I'm not so sure that it's really radio controlled. As you suggest, the movements are just too precise. Since Linde makes forklifts, I suspect this is a permanent display in their home office. It probably runs all through the working day. No human RC operator could keep up that level of precision for eight hours.
In the Miniatur Wunderland implementation there are sub-surface "wires" that establish pathways that the vehicles can be assigned to follow using their onboard tracking electronics. Perhaps the forklift uses a similar scheme. I do know that the vehicles, when they detect that their batteries are low, will move to a recharging station and plug themselves into it. This suggests to me that the sub-surface wires, beyond acting as a pathway, may be being used for communication between the vehicle and the computers that control the display. Such communication, if I'm right, would provide a lot of flexibility, allowing, for instance, the computers to redirect the vehicle from one pathway to another.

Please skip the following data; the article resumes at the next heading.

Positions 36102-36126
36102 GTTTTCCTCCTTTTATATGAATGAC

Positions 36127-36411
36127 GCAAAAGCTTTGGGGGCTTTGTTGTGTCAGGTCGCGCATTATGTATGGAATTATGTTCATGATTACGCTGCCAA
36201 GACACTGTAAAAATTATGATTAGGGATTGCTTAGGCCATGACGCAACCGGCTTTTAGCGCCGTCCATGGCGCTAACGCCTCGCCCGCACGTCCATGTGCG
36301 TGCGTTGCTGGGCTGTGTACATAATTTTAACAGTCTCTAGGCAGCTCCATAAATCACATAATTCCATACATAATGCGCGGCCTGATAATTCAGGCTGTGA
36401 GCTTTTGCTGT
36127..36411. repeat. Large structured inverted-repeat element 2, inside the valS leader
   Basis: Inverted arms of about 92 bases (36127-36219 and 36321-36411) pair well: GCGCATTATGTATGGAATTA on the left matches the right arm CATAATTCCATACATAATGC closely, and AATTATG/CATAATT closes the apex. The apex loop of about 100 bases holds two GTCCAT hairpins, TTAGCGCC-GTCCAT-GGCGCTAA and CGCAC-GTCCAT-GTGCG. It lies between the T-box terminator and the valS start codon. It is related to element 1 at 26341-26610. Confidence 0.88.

I didn't think of the possibility of sub-surface wires with tracking electronics. I bet you're right about that. That would explain the precision driving and repeatability. Thanks for bringing that up.